MEMORIES OF VALOR
The emotions of Red Army soldiers during a pivotal battle of the Long March form the basis of a new film, Xu Fan reports.
During the Long March, a pivotal battle was fought by the Red Army when 22 soldiers risked their lives to cross a 103-meter suspension bridge under fire from the Kuomintang forces.
Reckoned as a military miracle, the conflict on Luding Bridge over the raging Dadu River in Southwest China’s Sichuan province on May 29, 1935, has been recorded in the collective memory of Chinese people.
Generations have read about this heroic episode in their school textbooks.
Now, a 102-minute feature is bringing this alive on the big screen.
TheWarriors, with a cast led by Li Dongxue, Yu Xiaowei and Nie Yuan, opened in Chinese theaters on Friday.
The film is part of a nationwide homage to the Communist soldiers on the 80th anniversary of the end of the LongMarch this year.
Lasting from 1934 to 1936, the Long March was a military retreat undertaken by the Red Army to avoid being captured by the Kuomintang’s forces.
Less than 30 percent — or around 57,000 soldiers — survived the march to arrive in their destination in Northwest China’s Gansu province, reportedXinhuaNewsAgency.
For director Ning Haiqiang, a veteran known for revolutionary films, the significance of the battle attracted him to again step into the familiar zone.
“The Red Army would not survive if the soldiers hadn’t succeeded in crossing the river, as Chairman Mao told American journalist Edgar Snow in Yan’an,” Ning said at a Beijing event on Oct 12.
The two facts highlighted in the movie are: The Red Army troops wore sandals made of straw and covered some 120 kilometers on foot in two days to reach the bridge; and the 22 soldiers leading the charge climbed on the bridge from which many planks had been removed by the enemy and was held together only by 13 chains that were wildly swinging.
“It’s a film that willmake the audience hold its breath,” says Ning.
“To win time from the enemy, the Red Army troops challenged the limits of human beings.”
Speaking of the Red Army’s sacrifice and heroism that form the basis for today’s China, Ning says he hopes the film will make more youngsters know the country’s history and pass on the spirit of the LongMarch.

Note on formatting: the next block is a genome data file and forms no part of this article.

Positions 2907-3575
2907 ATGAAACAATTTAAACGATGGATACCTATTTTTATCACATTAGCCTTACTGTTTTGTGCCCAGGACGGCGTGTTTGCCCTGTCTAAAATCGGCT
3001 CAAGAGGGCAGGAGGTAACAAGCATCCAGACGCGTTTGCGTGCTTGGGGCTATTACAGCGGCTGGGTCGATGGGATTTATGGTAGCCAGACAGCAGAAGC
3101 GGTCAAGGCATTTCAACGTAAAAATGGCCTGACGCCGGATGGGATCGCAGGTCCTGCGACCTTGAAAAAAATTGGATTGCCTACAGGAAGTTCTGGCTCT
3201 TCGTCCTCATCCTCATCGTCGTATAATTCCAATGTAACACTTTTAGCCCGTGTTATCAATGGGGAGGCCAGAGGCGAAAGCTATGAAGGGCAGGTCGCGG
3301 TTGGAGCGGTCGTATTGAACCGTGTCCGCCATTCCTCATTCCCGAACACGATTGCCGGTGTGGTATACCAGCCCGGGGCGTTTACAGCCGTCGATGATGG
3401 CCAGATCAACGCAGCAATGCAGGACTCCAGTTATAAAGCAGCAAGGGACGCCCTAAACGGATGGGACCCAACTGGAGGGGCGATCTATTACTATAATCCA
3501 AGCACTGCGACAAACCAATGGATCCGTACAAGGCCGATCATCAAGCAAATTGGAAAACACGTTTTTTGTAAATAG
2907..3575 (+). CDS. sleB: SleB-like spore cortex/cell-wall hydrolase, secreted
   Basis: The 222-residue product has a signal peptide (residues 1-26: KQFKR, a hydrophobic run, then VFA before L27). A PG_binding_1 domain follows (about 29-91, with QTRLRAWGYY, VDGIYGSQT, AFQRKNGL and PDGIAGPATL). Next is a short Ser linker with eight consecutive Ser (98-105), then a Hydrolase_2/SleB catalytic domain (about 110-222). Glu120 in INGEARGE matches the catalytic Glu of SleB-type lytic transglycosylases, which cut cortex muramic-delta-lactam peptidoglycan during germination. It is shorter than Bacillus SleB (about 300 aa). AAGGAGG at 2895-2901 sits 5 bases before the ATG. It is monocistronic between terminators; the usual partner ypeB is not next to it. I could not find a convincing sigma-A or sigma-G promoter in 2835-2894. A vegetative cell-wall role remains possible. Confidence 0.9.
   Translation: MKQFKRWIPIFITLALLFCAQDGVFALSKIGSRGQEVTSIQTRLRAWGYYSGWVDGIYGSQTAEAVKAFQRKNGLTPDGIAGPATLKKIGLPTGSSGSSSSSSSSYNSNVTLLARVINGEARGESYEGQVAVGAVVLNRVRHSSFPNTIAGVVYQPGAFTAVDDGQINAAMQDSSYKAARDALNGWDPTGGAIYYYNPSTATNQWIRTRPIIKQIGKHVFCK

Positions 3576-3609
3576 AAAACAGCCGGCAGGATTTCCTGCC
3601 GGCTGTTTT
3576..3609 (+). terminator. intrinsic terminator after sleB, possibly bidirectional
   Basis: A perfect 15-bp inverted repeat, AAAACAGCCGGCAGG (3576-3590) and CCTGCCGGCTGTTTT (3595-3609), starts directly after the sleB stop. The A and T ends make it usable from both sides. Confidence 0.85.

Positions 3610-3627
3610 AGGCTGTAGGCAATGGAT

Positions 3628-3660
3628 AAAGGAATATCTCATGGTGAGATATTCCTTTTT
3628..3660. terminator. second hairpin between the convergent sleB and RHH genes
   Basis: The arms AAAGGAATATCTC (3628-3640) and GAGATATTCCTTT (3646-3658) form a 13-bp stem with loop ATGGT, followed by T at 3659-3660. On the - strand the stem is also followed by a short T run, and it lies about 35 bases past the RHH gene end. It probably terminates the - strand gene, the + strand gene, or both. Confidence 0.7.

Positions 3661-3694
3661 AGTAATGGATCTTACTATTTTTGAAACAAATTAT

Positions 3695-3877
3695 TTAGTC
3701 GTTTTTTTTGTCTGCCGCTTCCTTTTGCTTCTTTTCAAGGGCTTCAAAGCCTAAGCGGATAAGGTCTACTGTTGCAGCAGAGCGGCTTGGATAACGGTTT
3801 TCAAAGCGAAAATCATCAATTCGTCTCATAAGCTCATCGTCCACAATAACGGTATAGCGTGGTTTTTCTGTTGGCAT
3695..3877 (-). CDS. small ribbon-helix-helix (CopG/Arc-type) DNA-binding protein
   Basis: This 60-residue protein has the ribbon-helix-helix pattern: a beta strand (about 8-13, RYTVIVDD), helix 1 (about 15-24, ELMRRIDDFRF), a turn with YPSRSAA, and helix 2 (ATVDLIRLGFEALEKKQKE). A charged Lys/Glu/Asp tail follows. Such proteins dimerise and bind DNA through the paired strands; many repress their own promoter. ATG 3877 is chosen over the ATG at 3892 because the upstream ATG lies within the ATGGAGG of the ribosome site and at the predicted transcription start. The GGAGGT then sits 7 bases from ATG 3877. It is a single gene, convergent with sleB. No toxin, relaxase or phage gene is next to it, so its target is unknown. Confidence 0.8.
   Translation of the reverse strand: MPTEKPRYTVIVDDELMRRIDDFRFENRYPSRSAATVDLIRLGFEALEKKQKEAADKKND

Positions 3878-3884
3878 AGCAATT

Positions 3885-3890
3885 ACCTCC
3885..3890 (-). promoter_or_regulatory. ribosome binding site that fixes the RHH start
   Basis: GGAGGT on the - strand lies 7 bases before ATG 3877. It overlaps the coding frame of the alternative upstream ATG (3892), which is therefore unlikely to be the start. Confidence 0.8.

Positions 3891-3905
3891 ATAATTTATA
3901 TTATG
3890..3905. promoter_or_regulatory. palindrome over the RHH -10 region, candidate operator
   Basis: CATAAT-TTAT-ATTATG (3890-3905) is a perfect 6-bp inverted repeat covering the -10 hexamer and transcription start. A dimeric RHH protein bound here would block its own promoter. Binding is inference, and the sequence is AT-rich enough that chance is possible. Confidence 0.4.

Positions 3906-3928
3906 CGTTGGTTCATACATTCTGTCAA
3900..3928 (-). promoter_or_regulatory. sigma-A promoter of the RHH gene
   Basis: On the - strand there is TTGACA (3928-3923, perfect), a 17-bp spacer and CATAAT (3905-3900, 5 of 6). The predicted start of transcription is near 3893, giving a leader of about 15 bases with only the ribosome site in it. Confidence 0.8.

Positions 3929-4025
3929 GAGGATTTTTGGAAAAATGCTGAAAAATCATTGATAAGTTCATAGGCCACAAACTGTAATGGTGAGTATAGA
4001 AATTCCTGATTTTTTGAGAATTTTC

Chinese movies spawned from LongMarch stories have been frequently produced over the past few decades, he says. So to avoid stereotypes, Ning sought to make the narration, performance and production different.
“Chinese are familiar with those household stories about the Long March. So we must give them a new experience while watching the movie,” explains the director, who has TheWarriors. a career spanning nearly three decades.
“Most revolutionary films focus on a big picture and political leaders. But TheWarriors builds the story around characters and their emotions.
“They are not heroes, but human with struggles.”
To be faithful to history, the crew toured the mountainous areas the Red Army troops once traversed in southwestern China, where the altitude is up to 4,300 meters.
Mostly financed by August First Film Studio and China Film Group, the newfilm uses up to 1,000 special-effect takes for the big action scenarios.
Jiang Ping, general manager of China Film Group, likens The Warriors to the foreign war-themed classics such as Saving Private Ryan, Platoon and The Wild Geese. perfect beings
“We may never forget the warriors in those cinematic masterpieces, but I dare to say the heroes in TheWarriors are not inferior to any of them,” says Jiang.
The A-list cast is attraction of the film.
Li, starring as a regiment commander, is familiar to fans for his suave, loyal-in-love prince in the popular TV series The Legend of Zhen Huan.
Other lead stars such as Nie and Yu are familiar faces in Chinese cinema.
But Ning insists the story is the core of the movie.
“I hope the Chinese audience will accept a movie featuring our own history, which is narrated in a Chinese way,” says the director.
With English subtitles already made, Ning reveals The Warriors may have an overseas distribution later. another
They are not perfect heroes, but human beings with struggles.” director of
The battle on Luding Bridge in 1935 played a significant role in the Red Army’s Long March, and now it is portrayed in a new film
TheWarriors is part of a nationwide homage to the 80th anniversary of the end of the Long March.